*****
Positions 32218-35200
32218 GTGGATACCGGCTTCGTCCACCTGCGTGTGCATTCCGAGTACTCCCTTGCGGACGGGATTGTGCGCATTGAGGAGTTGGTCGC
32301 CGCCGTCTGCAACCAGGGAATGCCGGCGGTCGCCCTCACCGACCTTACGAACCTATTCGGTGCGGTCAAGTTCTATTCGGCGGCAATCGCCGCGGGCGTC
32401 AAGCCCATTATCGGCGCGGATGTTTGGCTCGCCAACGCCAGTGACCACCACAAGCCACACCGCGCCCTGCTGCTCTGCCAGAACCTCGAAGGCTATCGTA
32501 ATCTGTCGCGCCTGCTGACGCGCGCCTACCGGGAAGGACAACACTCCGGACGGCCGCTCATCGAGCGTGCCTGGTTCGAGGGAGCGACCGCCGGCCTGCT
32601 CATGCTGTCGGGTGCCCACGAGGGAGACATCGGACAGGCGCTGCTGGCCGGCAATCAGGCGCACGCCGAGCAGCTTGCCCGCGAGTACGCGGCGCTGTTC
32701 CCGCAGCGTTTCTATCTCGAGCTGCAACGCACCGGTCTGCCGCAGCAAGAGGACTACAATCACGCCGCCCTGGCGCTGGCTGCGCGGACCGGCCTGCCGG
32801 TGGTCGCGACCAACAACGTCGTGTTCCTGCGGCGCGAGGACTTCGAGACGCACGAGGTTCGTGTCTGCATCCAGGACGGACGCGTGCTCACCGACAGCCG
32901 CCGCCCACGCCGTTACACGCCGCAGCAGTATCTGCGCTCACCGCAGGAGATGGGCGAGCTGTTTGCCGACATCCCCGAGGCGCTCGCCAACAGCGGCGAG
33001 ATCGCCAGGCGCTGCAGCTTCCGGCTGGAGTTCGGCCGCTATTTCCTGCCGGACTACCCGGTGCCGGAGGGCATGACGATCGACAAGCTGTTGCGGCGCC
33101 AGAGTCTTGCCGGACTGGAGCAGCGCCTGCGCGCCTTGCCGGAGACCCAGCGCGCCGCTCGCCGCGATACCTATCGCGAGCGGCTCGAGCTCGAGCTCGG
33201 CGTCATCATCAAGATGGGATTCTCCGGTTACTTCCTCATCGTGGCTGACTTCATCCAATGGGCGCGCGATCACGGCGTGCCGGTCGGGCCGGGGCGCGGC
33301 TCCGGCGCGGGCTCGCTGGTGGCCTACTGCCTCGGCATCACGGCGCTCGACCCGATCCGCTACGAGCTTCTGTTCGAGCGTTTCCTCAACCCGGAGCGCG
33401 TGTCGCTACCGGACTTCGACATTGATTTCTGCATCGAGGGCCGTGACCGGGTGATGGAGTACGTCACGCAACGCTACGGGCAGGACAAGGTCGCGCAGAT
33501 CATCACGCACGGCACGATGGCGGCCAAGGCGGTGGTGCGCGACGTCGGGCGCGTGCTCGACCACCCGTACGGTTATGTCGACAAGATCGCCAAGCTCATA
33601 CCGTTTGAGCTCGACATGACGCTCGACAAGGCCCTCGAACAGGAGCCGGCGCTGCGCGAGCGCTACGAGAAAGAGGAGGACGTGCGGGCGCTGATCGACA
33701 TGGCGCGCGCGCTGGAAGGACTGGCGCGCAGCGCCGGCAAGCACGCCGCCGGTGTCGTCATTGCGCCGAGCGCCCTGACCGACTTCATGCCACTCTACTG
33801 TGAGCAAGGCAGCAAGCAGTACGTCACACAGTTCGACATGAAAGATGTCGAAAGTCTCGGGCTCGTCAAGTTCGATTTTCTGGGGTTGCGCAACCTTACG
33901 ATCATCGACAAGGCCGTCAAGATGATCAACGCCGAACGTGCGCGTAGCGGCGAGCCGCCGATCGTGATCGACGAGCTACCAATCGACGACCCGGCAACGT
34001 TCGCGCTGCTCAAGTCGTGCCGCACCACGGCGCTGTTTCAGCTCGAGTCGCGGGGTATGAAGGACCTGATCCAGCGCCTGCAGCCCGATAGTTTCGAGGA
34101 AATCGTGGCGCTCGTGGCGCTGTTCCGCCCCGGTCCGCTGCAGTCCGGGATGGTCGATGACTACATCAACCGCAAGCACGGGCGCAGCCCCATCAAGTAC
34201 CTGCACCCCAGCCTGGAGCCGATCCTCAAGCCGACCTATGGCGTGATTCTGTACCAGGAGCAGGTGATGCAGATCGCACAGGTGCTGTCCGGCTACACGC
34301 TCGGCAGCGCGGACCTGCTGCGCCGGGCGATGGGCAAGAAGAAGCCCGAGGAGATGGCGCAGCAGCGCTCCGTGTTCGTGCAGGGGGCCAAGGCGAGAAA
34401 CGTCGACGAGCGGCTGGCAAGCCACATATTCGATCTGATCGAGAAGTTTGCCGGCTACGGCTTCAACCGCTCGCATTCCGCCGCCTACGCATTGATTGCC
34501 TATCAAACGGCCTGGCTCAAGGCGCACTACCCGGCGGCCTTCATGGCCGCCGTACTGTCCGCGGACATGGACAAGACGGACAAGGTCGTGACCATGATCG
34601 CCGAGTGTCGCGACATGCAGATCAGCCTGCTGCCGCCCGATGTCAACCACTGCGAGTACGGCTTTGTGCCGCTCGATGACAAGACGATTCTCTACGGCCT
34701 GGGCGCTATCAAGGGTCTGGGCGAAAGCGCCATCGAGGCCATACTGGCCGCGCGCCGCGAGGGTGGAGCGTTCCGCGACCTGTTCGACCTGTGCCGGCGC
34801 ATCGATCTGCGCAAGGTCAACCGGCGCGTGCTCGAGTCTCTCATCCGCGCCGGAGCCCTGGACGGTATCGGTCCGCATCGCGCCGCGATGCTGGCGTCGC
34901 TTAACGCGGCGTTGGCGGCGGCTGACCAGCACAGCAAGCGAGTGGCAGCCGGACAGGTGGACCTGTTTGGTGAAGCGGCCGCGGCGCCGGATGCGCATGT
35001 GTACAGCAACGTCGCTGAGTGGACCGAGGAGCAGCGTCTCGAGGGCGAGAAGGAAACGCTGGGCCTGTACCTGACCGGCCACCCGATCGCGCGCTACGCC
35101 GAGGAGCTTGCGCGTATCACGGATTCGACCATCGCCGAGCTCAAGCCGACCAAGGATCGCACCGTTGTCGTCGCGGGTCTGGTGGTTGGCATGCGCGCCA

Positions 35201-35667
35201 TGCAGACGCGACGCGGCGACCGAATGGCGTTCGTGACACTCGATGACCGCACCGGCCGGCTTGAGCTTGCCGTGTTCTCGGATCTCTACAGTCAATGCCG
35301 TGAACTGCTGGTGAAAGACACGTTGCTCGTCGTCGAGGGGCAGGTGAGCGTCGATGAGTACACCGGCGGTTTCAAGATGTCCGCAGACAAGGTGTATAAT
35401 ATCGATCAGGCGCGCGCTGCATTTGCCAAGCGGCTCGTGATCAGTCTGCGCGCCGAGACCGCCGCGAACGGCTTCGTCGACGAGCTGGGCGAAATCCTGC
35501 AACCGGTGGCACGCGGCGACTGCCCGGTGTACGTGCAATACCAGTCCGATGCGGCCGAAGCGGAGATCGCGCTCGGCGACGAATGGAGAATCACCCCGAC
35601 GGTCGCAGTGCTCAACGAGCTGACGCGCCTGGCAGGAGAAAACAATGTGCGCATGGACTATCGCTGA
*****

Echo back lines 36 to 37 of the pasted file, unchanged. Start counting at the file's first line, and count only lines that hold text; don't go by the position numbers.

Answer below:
35501 AACCGGTGGCACGCGGCGACTGCCCGGTGTACGTGCAATACCAGTCCGATGCGGCCGAAGCGGAGATCGCGCTCGGCGACGAATGGAGAATCACCCCGAC
35601 GGTCGCAGTGCTCAACGAGCTGACGCGCCTGGCAGGAGAAAACAATGTGCGCATGGACTATCGCTGA